Thomas R. Wetterer, Jr., by appointment of the Court, 511 U.S. 1067, argued the cause for petitioner. With him on the briefs were Gloria Eyerly, Gregory L. Ayers, and John A. Bay.
Richard A. Cordray, State Solicitor of Ohio, argued the cause for respondent. With him on the briefs were Lee Fisher, Attorney General, Simon B. Karas, and Stuart A. Cole and Timothy J. Mangan, Assistant Attorneys General.
James A. Feldman argued the cause for the United States as amicus curiae urging affirmance. With him on the brief were Solicitor General Days, Assistant Attorney General Harris, and Deputy Solicitor General Wallace.[*]
Justice Breyer delivered the opinion of the Court.
Reviewing courts normally disregard trial errors that are harmless. This case asks us to decide whether a federal habeas
court should consider a trial error harmless when the court (1) reviews a state-court judgment from a criminal trial, (2) finds a constitutional error, and (3) is in grave doubt about whether or not that error is harmless. We recognize that this last mentioned circumstance, "grave doubt," is unusual. Normally a record review will permit a judge to make up his or her mind about the matter. And indeed a judge has an obligation to do so. But we consider here the legal rule that governs the special circumstance in which record review leaves the conscientious judge in grave doubt about the likely effect of an error on the jury's verdict. (By "grave doubt" we mean that, in the judge's mind, the matter is so evenly balanced that he feels himself in virtual equipoise as to the harmlessness of the error.) We conclude that the uncertain judge should treat the error, not as if it were harmless, but as if it affected the verdict (i. e., as if it had a "substantial and injurious effect or influence in determining the jury's verdict").
Robert O'Neal filed a federal habeas corpus petition challenging his state-court convictions for murder and other crimes. The Federal District Court agreed with several of his claims of constitutional trial error. On appeal the Sixth Circuit disagreed with the District Court, with one important exception. That exception focused on possible jury "confusion" arising out of a trial court instruction about the state of mind necessary for conviction combined with a related statement by a prosecutor. The Sixth Circuit assumed, for argument's sake, that the instruction (taken together with the prosecutor's statement) had indeed violated the Federal Constitution by misleading the jury. Nonetheless, the court disregarded the error on the ground that it was "harmless." O'Neal v. Morris, 3 F.3d 143, 147 (1993).
The court's opinion sets forth the standard normally applied by a federal habeas court in deciding whether or not this kind of constitutional "trial" error is harmless, namely,
whether the error " ' "had substantial and injurious effect or influence in determining the jury's verdict." ' " Id., at 145 (quoting Brecht v. Abrahamson, 507 U.S. 619, 627 (1993) (quoting, and adopting, standard set forth in Kotteakos v. United States, 328 U.S. 750, 776 (1946))). But, rather than ask directly whether the record's facts satisfied this standard, the court seemed to refer to a burden of proof. Its opinion says that the habeas petitioner must bear the "burden of establishing" whether the error was prejudicial. 3 F. 3d, at 145. As a practical matter, this statement apparently means that, if a judge is in grave doubt about the effect on the jury of this kind of error, the petitioner must lose. Thus, O'Neal might have lost in the Court of Appeals, not because the judges concluded that the error was harmless, but because the record of the trial left them in grave doubt about the effect of the error.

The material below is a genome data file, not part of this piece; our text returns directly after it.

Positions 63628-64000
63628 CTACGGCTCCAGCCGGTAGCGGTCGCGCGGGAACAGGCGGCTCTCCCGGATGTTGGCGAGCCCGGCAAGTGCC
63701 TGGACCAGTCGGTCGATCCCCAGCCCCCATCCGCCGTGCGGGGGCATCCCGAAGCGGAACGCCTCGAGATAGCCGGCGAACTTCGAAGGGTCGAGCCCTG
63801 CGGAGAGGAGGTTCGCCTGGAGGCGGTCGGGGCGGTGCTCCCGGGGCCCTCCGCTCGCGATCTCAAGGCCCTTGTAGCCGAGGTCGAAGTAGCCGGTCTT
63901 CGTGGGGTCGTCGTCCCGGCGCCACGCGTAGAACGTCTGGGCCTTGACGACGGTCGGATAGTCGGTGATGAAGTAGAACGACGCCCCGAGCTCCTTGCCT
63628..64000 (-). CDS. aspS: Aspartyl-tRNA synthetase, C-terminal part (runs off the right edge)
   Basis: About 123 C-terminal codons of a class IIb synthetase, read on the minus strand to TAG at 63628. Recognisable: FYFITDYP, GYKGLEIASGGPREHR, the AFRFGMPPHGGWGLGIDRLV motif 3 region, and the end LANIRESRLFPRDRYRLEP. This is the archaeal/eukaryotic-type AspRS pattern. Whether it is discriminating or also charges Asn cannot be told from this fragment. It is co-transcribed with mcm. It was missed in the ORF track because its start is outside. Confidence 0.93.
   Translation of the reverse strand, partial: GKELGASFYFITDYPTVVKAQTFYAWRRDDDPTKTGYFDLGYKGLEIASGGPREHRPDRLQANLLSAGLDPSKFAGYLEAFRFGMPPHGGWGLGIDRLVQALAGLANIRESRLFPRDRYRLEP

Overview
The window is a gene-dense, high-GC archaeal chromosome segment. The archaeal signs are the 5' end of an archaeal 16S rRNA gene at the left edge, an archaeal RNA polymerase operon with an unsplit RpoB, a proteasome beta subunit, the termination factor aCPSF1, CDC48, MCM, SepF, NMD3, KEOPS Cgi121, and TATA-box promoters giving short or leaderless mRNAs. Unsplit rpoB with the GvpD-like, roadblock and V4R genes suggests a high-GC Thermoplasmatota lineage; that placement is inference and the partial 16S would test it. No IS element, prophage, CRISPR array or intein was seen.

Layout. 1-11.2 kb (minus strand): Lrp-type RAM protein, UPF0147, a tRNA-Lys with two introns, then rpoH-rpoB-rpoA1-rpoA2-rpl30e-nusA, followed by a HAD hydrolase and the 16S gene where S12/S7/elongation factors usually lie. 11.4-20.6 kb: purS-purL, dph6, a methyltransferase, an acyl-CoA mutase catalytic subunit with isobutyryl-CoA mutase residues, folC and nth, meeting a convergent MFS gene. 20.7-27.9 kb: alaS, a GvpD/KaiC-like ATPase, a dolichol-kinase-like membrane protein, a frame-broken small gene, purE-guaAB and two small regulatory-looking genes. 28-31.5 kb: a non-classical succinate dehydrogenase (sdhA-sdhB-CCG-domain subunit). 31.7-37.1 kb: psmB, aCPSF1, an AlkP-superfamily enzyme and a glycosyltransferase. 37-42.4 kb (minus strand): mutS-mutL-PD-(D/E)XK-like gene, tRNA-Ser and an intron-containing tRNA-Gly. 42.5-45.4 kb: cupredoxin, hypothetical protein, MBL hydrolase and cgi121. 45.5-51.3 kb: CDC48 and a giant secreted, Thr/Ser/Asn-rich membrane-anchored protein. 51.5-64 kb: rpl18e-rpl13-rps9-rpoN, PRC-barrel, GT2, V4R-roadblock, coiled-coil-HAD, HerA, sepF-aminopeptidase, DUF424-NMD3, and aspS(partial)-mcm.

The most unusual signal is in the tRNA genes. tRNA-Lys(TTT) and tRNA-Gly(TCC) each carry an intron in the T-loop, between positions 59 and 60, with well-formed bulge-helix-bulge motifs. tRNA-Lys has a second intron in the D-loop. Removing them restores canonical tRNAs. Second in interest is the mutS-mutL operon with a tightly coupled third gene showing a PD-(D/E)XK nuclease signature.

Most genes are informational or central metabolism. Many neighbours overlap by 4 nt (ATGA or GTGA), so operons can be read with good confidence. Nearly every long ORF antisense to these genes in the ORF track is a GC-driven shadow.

This Court granted certiorari to decide what the law requires in such circumstances. We repeat our conclusion: When a federal judge in a habeas proceeding is in grave doubt about whether a trial error of federal law had "substantial and injurious effect or influence in determining the jury's verdict," that error is not harmless. And, the petitioner must win.
As an initial matter, we note that we deliberately phrase the issue in this case in terms of a judge's grave doubt, instead of in terms of "burden of proof." The case before us does not involve a judge who shifts a "burden" to help control the presentation of evidence at a trial, but rather involves a judge who applies a legal standard (harmlessness) to a record that the presentation of evidence is no longer likely to affect. In such a case, we think it conceptually clearer for the judge to ask directly, "Do I, the judge, think that the error substantially influenced the jury's decision?" than for the judge to try to put the same question in terms
of proof burdens (e. g., "Do I believe the party has borne its burden of showing. . . ?"). As Chief Justice Traynor said:
"Whether or not...
To continue readingFREE SIGN UP